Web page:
Simona Halep captures 3rd National Bank Open women's title, beating Haddad Maia
Pablo Carreno Busta defeats Hubert Hurkacz to win men's title
Simona Halep can't say which of her National Bank Open titles means the most to her, but she knows she'll never forget her third.
Halep beat Brazil's Beatriz Haddad Maia 6-3, 2-6, 6-3 on Sunday in the WTA event's final. The Romanian also won the title in Montreal in 2016 and 2018 when the tournament was called the Rogers Cup.
"It's tough to compare. I'm a different person. I've changed so much. But the happiness of winning a title is the same," said the 30-year-old Halep with the National Bank Open trophy beside her. "This tournament is a pretty big tournament, it's a great tournament.
That confidence and optimistic outlook are marked changes for Halep, who admitted earlier this season that she was considering retiring from professional tennis in 2021 after falling out of the top-10 of the world rankings.
But this win — the 24th title of her career and first since switching to Patrick Mouratoglou as her coach in April — will propel her to No. 6 in the rankings.
"When I started the year I was not very confident and I set the goal to be, at the end of the year, top-10. And here I am," said Halep. "So it's a very special moment.
"I will enjoy it. I will give myself credit. I'm just dreaming for more."
The 26-year-old Haddad Maia has yet to win a tennis tournament at this level but she has rocketed up the WTA Tour's standings this year.
WATCH | Halep shines in Toronto, earning 24th career title:
She upset three seeded players at the National Bank Open: 13th-seeded Leylah Fernandez of Laval, Que., world No. 1 Iga Swiatek, 12th-seeded Belinda Bencic and 14th-seeded Karolina Pliskova in succession before pushing Halep to three sets in her first-ever Masters 1000 final.
Haddad Maia was ranked 183rd in the world in 2021, but entered this tournament as No. 24 and will crack the top-20 next week based on her strong play at Sobeys Stadium.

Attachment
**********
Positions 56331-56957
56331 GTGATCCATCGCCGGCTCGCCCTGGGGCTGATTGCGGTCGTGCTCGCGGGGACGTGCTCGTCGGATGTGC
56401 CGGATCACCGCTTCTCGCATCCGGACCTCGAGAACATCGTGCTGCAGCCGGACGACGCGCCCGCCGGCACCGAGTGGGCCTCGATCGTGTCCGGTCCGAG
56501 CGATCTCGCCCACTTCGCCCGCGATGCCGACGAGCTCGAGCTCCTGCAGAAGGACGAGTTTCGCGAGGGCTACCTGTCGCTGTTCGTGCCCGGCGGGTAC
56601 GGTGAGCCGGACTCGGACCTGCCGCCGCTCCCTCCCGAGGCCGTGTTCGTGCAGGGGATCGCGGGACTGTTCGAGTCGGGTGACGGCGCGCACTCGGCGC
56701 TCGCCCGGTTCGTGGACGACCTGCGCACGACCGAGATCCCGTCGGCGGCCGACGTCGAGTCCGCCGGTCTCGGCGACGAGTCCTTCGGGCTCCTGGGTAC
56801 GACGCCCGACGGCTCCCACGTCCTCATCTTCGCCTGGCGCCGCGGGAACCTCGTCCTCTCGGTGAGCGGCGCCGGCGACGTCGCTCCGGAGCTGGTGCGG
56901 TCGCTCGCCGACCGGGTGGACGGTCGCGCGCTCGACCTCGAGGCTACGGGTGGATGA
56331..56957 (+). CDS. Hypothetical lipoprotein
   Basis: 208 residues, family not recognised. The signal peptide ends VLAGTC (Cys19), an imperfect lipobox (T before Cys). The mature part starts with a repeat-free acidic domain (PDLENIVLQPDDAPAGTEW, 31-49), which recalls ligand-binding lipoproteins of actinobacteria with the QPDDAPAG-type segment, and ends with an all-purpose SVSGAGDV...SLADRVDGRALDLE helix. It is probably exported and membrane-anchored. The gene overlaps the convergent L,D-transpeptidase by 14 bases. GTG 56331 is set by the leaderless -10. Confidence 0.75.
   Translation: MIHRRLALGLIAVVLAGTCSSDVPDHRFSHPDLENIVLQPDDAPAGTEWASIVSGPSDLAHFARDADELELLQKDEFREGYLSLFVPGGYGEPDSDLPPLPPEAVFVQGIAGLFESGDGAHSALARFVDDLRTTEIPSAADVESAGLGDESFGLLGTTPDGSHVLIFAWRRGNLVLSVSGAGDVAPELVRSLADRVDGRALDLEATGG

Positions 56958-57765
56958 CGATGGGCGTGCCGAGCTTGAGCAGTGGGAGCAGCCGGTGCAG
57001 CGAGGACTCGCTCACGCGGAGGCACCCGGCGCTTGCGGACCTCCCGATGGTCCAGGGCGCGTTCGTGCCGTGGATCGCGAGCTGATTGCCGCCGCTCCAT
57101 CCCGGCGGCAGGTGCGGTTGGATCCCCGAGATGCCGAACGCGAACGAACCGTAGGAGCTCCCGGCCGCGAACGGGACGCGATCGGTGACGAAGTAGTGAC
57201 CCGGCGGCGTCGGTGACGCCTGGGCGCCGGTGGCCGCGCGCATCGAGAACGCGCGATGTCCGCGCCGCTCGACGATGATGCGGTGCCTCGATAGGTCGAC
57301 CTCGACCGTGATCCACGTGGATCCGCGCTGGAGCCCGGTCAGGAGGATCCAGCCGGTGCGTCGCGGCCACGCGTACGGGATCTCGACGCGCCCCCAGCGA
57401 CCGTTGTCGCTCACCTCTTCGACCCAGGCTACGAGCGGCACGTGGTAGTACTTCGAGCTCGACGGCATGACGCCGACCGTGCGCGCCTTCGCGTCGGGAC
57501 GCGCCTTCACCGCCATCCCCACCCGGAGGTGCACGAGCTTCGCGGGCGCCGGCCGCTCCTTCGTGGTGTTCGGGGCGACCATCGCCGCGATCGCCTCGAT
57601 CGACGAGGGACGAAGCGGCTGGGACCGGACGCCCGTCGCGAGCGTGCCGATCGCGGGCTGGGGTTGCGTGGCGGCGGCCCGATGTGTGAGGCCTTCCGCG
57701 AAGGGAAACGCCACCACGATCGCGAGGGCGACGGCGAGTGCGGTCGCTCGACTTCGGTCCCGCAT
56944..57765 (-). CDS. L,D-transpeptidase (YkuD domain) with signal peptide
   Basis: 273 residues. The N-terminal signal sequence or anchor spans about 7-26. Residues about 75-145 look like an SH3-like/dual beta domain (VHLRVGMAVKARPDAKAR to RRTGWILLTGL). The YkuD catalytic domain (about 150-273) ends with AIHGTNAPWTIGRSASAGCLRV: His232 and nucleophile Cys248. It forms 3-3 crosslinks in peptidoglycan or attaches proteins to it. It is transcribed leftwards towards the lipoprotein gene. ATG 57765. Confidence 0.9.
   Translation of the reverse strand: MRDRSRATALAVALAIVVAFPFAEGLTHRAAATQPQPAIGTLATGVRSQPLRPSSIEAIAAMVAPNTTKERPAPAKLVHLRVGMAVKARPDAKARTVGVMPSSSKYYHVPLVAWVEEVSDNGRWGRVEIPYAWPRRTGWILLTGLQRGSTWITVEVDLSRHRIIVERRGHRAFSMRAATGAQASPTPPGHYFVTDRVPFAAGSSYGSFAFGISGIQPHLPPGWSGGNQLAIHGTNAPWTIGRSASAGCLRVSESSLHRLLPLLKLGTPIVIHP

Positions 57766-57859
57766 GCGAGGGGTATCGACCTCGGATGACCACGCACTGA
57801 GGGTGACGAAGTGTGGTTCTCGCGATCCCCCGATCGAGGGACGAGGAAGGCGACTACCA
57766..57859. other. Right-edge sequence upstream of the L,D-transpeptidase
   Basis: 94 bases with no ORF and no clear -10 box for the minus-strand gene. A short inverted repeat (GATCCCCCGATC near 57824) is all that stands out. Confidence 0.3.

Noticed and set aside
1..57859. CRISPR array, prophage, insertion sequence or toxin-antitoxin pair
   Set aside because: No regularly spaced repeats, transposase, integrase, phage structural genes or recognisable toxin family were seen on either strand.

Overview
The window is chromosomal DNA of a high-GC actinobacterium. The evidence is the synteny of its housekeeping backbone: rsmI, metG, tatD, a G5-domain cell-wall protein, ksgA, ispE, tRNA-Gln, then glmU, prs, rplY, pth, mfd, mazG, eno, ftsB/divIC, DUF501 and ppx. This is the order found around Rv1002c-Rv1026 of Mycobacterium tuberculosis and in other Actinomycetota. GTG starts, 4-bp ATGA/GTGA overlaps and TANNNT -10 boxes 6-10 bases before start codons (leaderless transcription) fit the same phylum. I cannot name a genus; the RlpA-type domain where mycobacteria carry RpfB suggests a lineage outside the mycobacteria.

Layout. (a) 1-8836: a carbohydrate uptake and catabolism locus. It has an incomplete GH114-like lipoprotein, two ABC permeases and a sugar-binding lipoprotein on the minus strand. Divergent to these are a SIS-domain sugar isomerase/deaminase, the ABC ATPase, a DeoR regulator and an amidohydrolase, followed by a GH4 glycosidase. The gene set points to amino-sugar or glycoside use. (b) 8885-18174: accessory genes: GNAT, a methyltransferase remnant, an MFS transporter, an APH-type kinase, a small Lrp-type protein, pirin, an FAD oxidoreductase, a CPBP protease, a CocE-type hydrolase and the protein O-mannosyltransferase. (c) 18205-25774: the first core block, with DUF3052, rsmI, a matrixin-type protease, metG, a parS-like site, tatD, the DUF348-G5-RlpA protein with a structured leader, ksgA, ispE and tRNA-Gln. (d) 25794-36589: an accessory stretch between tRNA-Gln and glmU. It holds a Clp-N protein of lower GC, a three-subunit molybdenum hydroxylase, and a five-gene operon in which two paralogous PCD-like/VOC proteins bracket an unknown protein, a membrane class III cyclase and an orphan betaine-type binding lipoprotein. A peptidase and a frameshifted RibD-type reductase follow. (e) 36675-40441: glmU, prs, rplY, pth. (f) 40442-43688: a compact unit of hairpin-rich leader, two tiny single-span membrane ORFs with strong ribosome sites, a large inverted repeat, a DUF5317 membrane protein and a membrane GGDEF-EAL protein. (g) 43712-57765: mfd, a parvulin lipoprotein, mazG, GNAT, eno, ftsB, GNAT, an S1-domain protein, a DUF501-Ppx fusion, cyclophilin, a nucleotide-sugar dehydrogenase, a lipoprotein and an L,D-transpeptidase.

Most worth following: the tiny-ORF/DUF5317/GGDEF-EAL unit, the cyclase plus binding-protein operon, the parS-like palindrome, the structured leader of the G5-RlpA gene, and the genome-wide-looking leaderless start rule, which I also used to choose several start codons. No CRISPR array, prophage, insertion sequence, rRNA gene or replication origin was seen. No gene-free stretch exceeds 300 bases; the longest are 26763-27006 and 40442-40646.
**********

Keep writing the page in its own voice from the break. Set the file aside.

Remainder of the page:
"I think we are improving a lot every single day," said Haddad Maia. "Not even in the matches, but, outside of the Tour, when we are practising.
"We are taking care of my body. We are doing good things."
Some Brazilian fans — many of them in yellow national soccer kit — started chanting "Bee-ah! Bee-ah!" to cheer on Haddad-Maia as she took a 3-0 lead in the opening set.
"I think Brazilians are not used to cheering for tennis," said Haddad Maia with a laugh. "Sometimes they scream a little bit more. They think they are in a soccer game.
"I was happy to hear a lot of 'Bias,' 'come on Bia,' 'vamos Bia,' 'keep fighting."'
'I really wanted to win it in Toronto'
Haddad Maia's supporters were soon drowned out by Romanian fans' chants of "See-moh-nah! See-moh-nah!" The sizable Romanian contingent had inspired Halep before she even stepped on centre court.
"I really wanted to win it in Toronto," said Halep, referring to her previous victories in Montreal. "There are many Romanians here and they always come out to support me.
"I'm really happy that I could win also here."
The chanting seemed to rouse Halep. A deep forehand return on set point was just out of the reach of Haddad Maia's extended racket and sealed six consecutive games for Halep as rallied to take the first set.
"I try to forgive myself, even if I miss, if I did something wrong," said Haddad Maia about recovering to win the second set. "Even when I lost six games in a row, I think Simona wasn't playing her best tennis also so maybe she could be nervous as well at this moment."
Halep's overhand smash at the net gave her a 5-2 lead in the third set and whipped the fans into another chant of "See-moh-nah!"
Haddad Maia stayed in the match, winning another game when her high backhanded volley dropped in to make it 5-3. Holding a 40-15 advantage in the ninth game of the third set, Halep clinched her first title in Toronto when Haddad Maia put her return into the net.
Later, the American duo of Coco Gauff and Jessica Pegula beat Nicole Melichar-Martinez and Australia's Ellen Pere 6-4, 7-6, (10) to claim the doubles title.
Pablo Carreno Busta wins men's National Bank Open